Doctors are human, too: Patients must watch for mistakes

| Jul 11, 2018 | failure to diagnose

It’s easy to put all your trust in your medical team, assuming they will make the right decisions at the right times.

Unfortunately, any doctor can make a mistake that has a negative impact on your health.

As a patient, it’s up to you to keep a watchful eye on everything your doctor does. This means asking questions, following up when necessary and never hesitating to get a second opinion if you have concerns.

Here are some of the many serious ailments doctors often misdiagnose:

  • Cancer: Delayed diagnosis is a big deal with cancer, as it gives the disease the opportunity to spread to other parts of the body. Some of the most commonly misdiagnosed forms of cancer include colorectal, breast and lung.
  • Heart attack: It’s often easy for a doctor to mistake the symptoms of a heart attack for something else, such as indigestion. Regardless of your age or health, you can have a heart attack. It’s important to be persistent if you’re having heart problems, as you don’t want your doctor to write this off as something minor.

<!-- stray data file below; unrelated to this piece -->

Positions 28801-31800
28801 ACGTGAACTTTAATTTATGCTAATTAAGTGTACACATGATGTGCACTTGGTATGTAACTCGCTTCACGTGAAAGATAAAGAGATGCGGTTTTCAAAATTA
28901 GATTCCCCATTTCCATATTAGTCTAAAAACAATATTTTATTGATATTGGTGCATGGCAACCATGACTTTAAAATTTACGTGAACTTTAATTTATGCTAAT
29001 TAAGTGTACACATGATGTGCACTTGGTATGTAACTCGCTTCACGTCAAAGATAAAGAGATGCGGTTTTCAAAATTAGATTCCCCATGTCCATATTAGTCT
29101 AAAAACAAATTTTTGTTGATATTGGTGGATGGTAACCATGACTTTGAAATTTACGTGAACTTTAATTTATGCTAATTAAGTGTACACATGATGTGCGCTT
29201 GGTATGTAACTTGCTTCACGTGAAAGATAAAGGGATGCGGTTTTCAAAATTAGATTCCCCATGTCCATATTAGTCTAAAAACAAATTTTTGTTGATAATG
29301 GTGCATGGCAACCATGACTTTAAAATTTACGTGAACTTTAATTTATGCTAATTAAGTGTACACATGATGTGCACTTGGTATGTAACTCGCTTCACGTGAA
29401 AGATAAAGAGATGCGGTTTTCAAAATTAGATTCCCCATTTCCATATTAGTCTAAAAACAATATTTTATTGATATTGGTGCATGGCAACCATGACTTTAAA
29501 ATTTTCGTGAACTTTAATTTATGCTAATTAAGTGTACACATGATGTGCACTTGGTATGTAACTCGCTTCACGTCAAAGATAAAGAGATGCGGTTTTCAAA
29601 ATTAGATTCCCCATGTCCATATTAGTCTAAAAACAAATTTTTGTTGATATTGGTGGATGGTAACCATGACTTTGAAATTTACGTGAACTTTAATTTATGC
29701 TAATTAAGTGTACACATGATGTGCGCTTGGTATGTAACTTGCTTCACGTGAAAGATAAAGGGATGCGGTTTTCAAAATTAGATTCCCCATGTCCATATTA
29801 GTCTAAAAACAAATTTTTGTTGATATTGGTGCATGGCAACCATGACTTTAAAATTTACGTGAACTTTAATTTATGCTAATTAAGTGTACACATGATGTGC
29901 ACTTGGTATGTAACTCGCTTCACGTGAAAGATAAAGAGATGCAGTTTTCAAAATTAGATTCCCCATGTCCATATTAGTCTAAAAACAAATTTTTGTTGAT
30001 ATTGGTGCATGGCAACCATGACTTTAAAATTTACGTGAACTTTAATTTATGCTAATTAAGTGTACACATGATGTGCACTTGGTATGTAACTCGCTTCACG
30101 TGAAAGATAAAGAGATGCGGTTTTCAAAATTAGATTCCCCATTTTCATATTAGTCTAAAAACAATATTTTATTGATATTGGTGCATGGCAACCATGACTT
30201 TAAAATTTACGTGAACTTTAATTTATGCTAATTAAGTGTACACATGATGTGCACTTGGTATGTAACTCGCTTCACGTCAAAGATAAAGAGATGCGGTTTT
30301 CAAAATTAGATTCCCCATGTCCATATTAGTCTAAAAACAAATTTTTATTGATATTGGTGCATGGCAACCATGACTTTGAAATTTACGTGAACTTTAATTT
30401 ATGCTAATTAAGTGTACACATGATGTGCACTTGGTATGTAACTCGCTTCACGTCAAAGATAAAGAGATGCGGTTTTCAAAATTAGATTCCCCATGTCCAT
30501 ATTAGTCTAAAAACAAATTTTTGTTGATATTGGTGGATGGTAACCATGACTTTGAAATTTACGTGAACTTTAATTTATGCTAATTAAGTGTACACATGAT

• Pulmonary embolism: A blood clot that forms in or reaches the lungs can cause many medical problems. The symptoms are similar to many other less serious ailments, such as flu, chest cold and asthma. Adding to the chance of a misdiagnosis is the fact that a doctor must order several tests in order to make an accurate diagnosis.
  • Stroke: Symptoms of a stroke are often easy to detect, with these including difficulty speaking, confusion and weakness. While some strokes come on fast, some people experience a slow onset of symptoms, often building for several hours or days. It’s not out of the question for a doctor to mistake a stroke for a migraine headache.

It’s never a bad idea to trust your medical team, as they know more than you and take their job seriously. Even so, you can’t trust that everything they say or do is 100 percent accurate.

If you’re the victim of medical misdiagnosis, seek immediate medical attention to better understand what went wrong. Once you have a treatment plan in place, you can then learn more about the cause and how to protect your legal rights.

Archives